What's happened to the classic small-game rifle?
October 03, 2017
There was a time, in the dim, distant past, when American hunters had any number of small-game rifles to choose from. Of course, there was a time in the dim, distant past when there was lots of small game, too. Today, the game, the rifles, and the hunters are threatened species.
The quintessential American small-game rifle was the Winchester 92 in .25-20 or .32-20. With it, you could hunt squirrels and possums, pop woodchucks that were savaging mama's vegetables, dispatch a hawk threatening the chickens, or knock a crow out of a tree. You could even use it on raccoons and turkeys.
A good small-game rifle needs more power than the .22 LR but not be as destructive to meat as the .222 Remington. One of the best recent small-game rifles was Ruger's Model 77/22 Hornet, introduced in 1995, but it's now discontinued. That delightful rifle's demise says a lot about the current state of small-game hunting. Great little rifle, but what could you do with it?
Marlin ran into the same problem in the 1960s when it chambered the Model 62 Levermatic in .256 Winchester Magnum (the .357 Magnum case necked down). With a 60-grain bullet at a velocity around 2,750 fps, the .256 Win. Mag. was a small-game hunter's dream. It was also many small boys' dream rifle — your correspondent included. Out to about 125 yards, it was very effective and would be a great turkey rifle for areas where you can legally hunt them with a rifle.
The Levermatic was originally produced in .22 LR and later in .22 WMR. Neither really qualified as a small-game rifle. Altogether, only about 8,000 Levermatics were made in .256 Win. Mag. When it was discontinued, there was a distinct air of Marlin having simply lost interest, although the Levermatic survived in the rimfire versions for about 20 years.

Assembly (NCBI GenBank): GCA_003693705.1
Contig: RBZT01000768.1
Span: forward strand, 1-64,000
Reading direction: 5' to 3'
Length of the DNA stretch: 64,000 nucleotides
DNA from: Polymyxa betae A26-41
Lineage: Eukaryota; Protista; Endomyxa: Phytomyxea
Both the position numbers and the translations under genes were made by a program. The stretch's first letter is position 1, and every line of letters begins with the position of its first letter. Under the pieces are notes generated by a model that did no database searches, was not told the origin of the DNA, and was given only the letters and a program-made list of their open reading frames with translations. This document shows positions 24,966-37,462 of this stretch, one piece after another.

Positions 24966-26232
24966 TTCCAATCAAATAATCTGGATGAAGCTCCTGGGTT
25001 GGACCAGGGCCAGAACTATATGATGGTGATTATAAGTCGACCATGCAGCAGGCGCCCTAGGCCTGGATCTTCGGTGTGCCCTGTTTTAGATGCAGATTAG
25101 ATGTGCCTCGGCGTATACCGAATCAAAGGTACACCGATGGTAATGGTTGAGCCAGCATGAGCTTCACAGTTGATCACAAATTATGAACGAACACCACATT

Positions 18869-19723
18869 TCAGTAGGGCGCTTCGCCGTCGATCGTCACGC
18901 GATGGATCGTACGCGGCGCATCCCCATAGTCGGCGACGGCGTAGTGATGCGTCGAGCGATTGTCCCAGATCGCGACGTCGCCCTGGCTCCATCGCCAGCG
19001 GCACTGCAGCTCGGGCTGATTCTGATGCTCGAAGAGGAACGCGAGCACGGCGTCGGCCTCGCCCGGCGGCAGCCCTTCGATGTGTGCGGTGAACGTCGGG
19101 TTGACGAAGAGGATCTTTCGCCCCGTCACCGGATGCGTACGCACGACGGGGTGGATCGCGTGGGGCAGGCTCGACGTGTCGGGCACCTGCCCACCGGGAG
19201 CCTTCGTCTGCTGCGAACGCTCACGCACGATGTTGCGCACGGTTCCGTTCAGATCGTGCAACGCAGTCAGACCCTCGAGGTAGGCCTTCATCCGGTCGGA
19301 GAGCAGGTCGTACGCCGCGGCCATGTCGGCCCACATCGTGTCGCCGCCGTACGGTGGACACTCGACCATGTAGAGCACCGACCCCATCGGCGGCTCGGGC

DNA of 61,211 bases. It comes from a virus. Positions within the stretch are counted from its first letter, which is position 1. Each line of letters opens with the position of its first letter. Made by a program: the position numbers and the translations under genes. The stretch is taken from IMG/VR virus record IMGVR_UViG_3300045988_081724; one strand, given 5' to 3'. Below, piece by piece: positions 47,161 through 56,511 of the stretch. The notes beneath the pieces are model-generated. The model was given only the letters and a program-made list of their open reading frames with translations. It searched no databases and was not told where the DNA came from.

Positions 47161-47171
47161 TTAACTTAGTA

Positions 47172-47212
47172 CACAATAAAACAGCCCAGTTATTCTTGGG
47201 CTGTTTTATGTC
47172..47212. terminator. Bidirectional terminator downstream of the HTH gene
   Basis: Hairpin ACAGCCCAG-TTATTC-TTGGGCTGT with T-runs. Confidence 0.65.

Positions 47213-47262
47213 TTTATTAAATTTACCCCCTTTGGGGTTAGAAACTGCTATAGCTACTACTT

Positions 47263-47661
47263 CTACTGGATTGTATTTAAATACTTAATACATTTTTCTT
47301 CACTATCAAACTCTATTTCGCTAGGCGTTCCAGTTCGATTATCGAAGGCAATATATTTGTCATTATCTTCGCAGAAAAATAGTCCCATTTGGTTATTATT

The Real Problem
The real problem with a small-game rifle these days is that it's neither fish nor fowl. Ammunition is too expensive to rattle off like a .22, but it has neither the velocity nor the accuracy for varmints like prairie dogs. They aren't powerful enough for coyotes at the ranges we want to shoot them. Making the rifles inexpensive enough for kids to buy means they don't appeal to serious adult shooters.
Another virtue of small-game rifles like those in .25-20 was that ammunition could be handloaded, reducing costs dramatically. This allowed kids to learn how to load their own ammunition. And because recoil was negligible and the report was relatively quiet, a child could learn to shoot without developing a flinch or alarming the neighbors.
Of course, that's another aspect of life that has changed. When the .256 Win. Mag. came along, most kids learned to shoot on vacant land or on a farm. Today, both are hard to come by, so they go to organized shooting ranges where they are given formal classes and tests and not allowed to simply bang away at tin cans.
Bemoaning the disappearance of the family farm, a modern distaste for possum, federal penalties for shooting hawks, and the general demise of the woodchuck makes about as much sense as whining that we don't do things the way the Edwardians did. Still, you can have a lot of fun with older small-game rifles. After years of yearning, I found a Marlin Levermatic .256 Win. Mag. and fitted it with a custom Leupold 3X scope, and I love shooting it.
But maybe there's hope. One type of small game that hardly existed in many states 50 years ago is the armadillo, a 24-karat villain if ever there was one. They are moving north and spreading out like a smaller, armored version of the feral hog. All you need to do is rechristen your Levermatic an armadillo rifle, and you're in business.